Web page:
Regina Derieva is one of Russia's leading contemporary poets and her new collection, "The Sum Total of Violations", represents her at the height of her poetic powers. She has strong affiliations with Swedish culture and with that of the Middle East Israel and Palestine, and her work has received commendations from a number of prominent authors including the late Nobel laureate Joseph Brodsky and the contemporary Australian poet, Les Murray. In her writing, and also in person, she embodies the new internationalism of poetry that has erupted since the fall of the Soviet Union and the opening of Eastern Europe. Living in Sweden, writing in her native Russian, translated into various languages and herself a translator of American, Australian and British poetry, she represents a poetry freed of national and cultural boundaries and addressed to an audience linked by a larger vision of human possibilities.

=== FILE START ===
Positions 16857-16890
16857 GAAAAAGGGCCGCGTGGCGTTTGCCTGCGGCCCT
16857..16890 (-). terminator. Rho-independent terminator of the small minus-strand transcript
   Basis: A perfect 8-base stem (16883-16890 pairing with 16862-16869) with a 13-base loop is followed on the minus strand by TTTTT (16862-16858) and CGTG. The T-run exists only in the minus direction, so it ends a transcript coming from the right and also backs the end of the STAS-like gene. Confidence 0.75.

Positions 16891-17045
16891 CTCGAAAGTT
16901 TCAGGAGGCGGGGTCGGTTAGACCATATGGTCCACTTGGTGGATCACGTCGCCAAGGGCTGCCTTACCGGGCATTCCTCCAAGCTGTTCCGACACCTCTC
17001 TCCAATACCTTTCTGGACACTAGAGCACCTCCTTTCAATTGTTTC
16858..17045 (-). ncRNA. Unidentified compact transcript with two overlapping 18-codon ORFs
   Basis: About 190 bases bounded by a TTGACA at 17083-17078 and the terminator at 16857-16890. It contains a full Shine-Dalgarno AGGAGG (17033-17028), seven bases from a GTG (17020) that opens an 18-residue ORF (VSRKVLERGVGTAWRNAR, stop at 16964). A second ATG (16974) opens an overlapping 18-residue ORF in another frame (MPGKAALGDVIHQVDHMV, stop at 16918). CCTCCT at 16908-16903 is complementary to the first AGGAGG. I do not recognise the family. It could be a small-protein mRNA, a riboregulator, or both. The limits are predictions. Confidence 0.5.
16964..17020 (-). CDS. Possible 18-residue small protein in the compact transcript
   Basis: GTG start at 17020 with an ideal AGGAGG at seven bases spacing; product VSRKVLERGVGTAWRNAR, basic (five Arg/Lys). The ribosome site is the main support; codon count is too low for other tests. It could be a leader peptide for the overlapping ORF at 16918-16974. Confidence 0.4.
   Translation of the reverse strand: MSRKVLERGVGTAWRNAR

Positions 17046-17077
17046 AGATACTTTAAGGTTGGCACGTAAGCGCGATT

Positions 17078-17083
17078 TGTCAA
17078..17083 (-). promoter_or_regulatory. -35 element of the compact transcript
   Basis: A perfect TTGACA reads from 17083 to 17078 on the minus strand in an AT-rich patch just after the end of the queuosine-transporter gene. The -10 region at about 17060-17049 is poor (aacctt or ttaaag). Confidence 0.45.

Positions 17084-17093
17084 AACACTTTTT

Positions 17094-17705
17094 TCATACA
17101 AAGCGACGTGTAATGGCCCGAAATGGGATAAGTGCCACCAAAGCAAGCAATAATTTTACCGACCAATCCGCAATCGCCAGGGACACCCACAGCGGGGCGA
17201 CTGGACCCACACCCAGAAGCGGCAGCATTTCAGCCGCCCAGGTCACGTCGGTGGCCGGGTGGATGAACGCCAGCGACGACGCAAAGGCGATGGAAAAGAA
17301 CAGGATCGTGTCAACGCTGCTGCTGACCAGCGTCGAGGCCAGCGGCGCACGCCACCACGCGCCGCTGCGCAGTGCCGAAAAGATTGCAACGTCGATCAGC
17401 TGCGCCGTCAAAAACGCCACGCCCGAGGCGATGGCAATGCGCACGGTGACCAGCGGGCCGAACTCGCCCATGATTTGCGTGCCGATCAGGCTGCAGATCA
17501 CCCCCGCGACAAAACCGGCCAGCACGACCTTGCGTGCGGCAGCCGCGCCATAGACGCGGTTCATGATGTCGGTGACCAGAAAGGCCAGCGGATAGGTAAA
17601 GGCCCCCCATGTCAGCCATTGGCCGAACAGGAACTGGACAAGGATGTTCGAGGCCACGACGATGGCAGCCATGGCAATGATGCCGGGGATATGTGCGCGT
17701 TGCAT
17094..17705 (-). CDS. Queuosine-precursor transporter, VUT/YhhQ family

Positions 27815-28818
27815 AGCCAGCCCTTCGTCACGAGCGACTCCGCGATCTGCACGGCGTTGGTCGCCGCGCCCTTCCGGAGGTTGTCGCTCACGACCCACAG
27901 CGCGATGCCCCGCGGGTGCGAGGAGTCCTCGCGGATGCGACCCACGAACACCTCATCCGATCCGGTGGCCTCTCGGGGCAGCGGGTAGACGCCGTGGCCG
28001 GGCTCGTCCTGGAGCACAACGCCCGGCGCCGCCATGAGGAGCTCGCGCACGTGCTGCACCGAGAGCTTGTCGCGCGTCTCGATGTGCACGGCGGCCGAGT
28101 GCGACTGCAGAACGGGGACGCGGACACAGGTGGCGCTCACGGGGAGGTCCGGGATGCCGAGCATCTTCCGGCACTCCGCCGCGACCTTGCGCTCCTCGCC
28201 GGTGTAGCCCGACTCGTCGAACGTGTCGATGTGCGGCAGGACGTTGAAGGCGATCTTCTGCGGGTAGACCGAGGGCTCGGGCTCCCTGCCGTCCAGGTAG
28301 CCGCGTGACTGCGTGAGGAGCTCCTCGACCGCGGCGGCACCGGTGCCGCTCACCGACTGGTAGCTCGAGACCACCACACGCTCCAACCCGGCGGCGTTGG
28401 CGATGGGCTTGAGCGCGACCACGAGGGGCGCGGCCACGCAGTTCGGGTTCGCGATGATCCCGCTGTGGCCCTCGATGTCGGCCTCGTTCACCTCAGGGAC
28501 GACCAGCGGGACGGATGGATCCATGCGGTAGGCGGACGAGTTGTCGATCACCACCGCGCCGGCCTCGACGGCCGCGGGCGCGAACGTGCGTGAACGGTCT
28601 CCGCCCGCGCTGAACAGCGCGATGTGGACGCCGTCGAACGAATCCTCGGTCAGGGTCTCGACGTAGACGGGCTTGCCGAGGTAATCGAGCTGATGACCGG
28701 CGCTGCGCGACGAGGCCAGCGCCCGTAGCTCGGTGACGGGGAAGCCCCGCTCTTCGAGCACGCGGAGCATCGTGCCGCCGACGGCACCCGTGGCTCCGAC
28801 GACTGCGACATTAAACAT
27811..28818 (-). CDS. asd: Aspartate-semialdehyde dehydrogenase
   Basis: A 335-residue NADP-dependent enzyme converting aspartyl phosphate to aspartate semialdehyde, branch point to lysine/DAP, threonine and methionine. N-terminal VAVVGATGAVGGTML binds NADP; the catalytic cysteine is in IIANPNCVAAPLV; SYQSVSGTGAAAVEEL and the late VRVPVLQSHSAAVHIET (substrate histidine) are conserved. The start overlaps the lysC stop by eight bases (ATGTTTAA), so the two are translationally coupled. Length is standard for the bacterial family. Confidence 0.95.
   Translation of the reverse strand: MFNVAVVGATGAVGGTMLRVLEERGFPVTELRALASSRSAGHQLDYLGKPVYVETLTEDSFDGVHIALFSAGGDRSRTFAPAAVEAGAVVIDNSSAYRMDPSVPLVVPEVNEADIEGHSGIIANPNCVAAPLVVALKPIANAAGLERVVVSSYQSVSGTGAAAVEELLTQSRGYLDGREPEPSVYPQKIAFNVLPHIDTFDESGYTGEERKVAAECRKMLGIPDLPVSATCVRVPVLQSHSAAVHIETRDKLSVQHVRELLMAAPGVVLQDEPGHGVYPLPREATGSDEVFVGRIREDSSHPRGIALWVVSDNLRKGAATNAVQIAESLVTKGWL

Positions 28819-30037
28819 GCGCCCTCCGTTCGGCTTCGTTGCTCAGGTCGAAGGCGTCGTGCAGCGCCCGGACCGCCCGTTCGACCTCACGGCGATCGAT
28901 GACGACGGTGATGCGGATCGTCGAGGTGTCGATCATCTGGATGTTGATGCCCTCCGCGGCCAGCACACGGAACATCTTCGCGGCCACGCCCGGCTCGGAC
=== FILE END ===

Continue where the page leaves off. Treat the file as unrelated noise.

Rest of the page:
REGINA DERIEVA (author) was born in the former USSR (Odessa) in 1949. From 1965 until 1990 she lived and worked in Karaganda, Kazakhstan. She graduated from university with majors in music and Russian philology and literature. In the old Soviet Union, Derieva's poetry earned her the disapproval of the state authorities, and she was denied publication. The KGB kept tabs on her, and she was accepted into the Union of Writers only with glasnost'. Derieva's work managed nonetheless to attract the attention of Joseph Brodsky, who first encouraged her to leave the USSR. Regina Derieva is the author of twenty books of poems, prose and essays including most recent 'Sobranie Dorog: Selected Poems' and essays in two volumes (St. Petersburg, 2006). Her work has been translated into many languages, including English, French, Swedish, Italian and Arabic. Her work has appeared in magazines such as 'Poetry', 'Quadrant', 'Modern Poetry in Translation', 'Salt', 'The Liberal', 'Cross Currents', 'Poetry East', 'St. Petersburg Review', 'Ars Interpres', 'Notre Dame Review', 'Words Without Borders', as well as in many Russian and Swedish magazines. She has participated in a number of international festivals. Several of Regina Derieva's poems have been put to music by the Italian composer Armando Pierucci and two of his cantatas to Derieva's poems, 'Via Crucis' (1999) and 'De Profundis' (2001), have been recorded. She has translated the poetry of contemporary American, British, Polish, and Swedish poets into Russian. In 2003, Derieva was awarded the Shannon Fellowship of the International Thomas Merton Society. She currently lives in Sweden. DANIEL WEISSBORT (translator), FRSL, was born in 1935 and educated at St. Paul's School, London and Cambridge University. In 1965, with the late Ted Hughes, he founded the journal 'Modern Poetry in Translation', which he edited up to 2004. In the early Seventies he went to America where he directed, for over thirty years, the Translation Workshop and MFA Program in Translation at the University of Iowa. He is Professor (Emeritus) of English and Comparative Literature at the University of Iowa, Research Fellow in the English Department at King's College, London University and Honorary Professor in the Centre for Translation and Comparative Cultural Studies at the University of Warwick. Daniel Weissbort's anthologies of Russian poetry and of East European poetry are well known and he has also published several collections of his own poetry. Anvil Press has published his translational memoir of the late Joseph Brodsky, 'From Russian with Love'. He has co-edited, for Oxford University Press, a historical reader in translation theory, which was published in 2006. He has written a book on Ted Hughes and Translation and for Faber he has edited the Selected Translations of Ted Hughes. TOMAS VENCLOVA (introducer) was born in 1937 in Klaipeda, Lithuania. A founder member of the Lithuanian Helsinki Group (which monitored Soviet violations of human rights in Lithuania), Venclova was stripped of his Soviet citizenship for his involvement in dissident politics in 1977 and forced to emigrate. Since 1985 he has taught Slavic languages and literature at Yale University. He is a poet, translator, essayist and literary historian of international standing, and his poems and essays have been translated into more than twenty languages. Venclova has received numerous literary awards, including the Lithuanian National Prize in 2000 and the 2002 Prize of Two Nations which he received jointly with Czeslaw Milosz. Tomas Venclova's most recent book in English is 'The Junction: Selected Poems' (Bloodaxe Books, 2008), edited and co-translated by Ellen Hinsey.